They said that housing was a complicated area of work and incurred high costs whereas sanitation projects/building toilets, such as the ‘Sanitation for Life’ project in India, were less complicated and one unit would serve five to six people, which took them closer to their goal of changing100 million lives. 

“In South America, stoves made out cement are provided to households. These Inclusive Business initiatives are not carried out to make high profits. However, a slim margin of profit needs to exist in order to ensure that the venture is sustainable,” She stated.  

Community bonds

The company has also trained 5 million masons in South East Asia, thus giving the trade a better and more acceptable image. Recently, the Regional Masons Olympics was organised by Holcim International in South East Asia and South America. This has brought professionalism into the trade. 

Speaking of their personal experiences, the Holcim experts further expounded on how CSR activity also builds allies within a community. In a certain crisis situation where erroneous media reports highlighted alleged heavy emissions from a cement plant, the community acted as spokespersons in this particular instance and corrected the wrong perception and view propagated in the media.  

Holcim International Human Rights Specialist Ariane Luthi spoke about how many private companies were now considering human rights as a vital part of their business. However, she cautioned that a company should put its own house in order before thinking of CSR. The management of the entire supply chain was important she stated. Business opportunities within the value chain must be first pursued. At Holcim, industry experts are called upon to see what topics (human rights Issues, social issues, etc.) come up in each area. Different stakeholders are requested to give their views and action plans are formulated based on their perceptions. CSR activity and human rights-based social engagement programs at Holcim are prioritised based on whether they are a high-risk, medium-risk or low-risk country.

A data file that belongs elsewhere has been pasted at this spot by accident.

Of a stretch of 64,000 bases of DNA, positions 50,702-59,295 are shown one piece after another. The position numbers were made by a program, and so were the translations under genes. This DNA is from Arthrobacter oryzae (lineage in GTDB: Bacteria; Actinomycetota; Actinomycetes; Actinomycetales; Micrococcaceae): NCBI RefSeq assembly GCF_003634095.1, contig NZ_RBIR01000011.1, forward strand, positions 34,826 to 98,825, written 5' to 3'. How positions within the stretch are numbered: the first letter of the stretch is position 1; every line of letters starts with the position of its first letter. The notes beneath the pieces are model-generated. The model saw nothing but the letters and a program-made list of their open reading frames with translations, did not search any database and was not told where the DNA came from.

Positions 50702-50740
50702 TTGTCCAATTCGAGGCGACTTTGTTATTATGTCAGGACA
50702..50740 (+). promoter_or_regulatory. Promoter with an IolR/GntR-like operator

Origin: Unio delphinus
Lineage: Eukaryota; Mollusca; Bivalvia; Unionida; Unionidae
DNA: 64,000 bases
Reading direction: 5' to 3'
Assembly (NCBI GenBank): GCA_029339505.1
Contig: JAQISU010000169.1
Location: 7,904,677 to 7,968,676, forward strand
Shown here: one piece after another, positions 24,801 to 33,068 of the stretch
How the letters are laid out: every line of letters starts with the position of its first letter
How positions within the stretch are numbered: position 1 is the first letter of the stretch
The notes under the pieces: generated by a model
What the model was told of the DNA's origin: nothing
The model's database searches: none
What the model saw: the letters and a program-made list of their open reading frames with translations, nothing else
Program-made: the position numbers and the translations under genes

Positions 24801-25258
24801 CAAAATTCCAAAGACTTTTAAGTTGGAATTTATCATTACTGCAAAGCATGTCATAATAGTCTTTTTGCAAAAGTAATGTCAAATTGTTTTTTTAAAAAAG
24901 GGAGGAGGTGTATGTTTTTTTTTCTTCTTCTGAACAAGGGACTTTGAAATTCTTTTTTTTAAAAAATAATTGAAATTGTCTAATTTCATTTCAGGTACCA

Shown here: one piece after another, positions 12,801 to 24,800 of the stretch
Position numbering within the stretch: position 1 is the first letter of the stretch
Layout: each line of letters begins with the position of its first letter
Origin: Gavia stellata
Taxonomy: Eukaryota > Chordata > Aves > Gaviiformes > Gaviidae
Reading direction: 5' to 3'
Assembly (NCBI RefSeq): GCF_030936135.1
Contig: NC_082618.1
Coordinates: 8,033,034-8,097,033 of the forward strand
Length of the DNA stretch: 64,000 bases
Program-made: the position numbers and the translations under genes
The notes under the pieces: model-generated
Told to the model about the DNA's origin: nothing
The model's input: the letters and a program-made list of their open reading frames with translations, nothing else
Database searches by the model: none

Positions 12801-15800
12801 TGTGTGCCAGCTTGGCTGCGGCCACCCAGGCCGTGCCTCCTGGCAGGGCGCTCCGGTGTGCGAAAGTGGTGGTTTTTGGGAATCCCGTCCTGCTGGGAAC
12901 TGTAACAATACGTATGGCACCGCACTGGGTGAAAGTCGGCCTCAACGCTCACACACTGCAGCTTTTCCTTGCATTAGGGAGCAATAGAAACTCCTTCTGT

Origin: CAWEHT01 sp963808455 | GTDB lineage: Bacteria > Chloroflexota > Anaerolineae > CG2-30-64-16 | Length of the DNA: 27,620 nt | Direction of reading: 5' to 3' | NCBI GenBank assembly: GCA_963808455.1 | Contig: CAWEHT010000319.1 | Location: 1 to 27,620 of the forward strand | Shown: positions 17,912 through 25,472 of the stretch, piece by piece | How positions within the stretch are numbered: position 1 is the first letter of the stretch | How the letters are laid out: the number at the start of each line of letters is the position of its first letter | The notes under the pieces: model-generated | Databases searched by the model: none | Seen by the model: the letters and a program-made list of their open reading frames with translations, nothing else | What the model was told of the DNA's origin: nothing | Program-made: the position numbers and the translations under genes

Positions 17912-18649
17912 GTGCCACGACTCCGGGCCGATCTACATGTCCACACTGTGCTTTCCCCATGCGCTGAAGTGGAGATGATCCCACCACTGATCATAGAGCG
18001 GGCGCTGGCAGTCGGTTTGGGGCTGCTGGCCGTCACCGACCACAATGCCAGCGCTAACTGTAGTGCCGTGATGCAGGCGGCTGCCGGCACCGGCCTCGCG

The event was well-attended by member companies of CSR Lanka. The insights shared by Holcim experts undoubtedly provided strategic guidance to further understand the difference between ad hoc CSR projects and creating sustainable value for the

company’s communities.   

CSR Lanka is the national apex body incorporated a few years ago by an initiative of USAID, together with seven leading corporate leaders from the private sector, backed by over 40 leading private sector corporates and a rapidly-growing membership. 

Since a number of Sri Lankan private sector organisations have engaged in numerous CSR initiatives during the last two decades with a commitment to social and environmental upliftment with significant monetary contribution, the need was felt to facilitate this engagement with a greater impact covering national priorities. 

The Board of CSR Lanka, with firm conviction and commitment, has set in motion a number of key programs to assists the private sector in building capacity on sustainable business engagement and practices. Policy advocacies, state-of-the-art best practices and public private sector collaboration are some of the areas of focus of CSR Sri Lanka.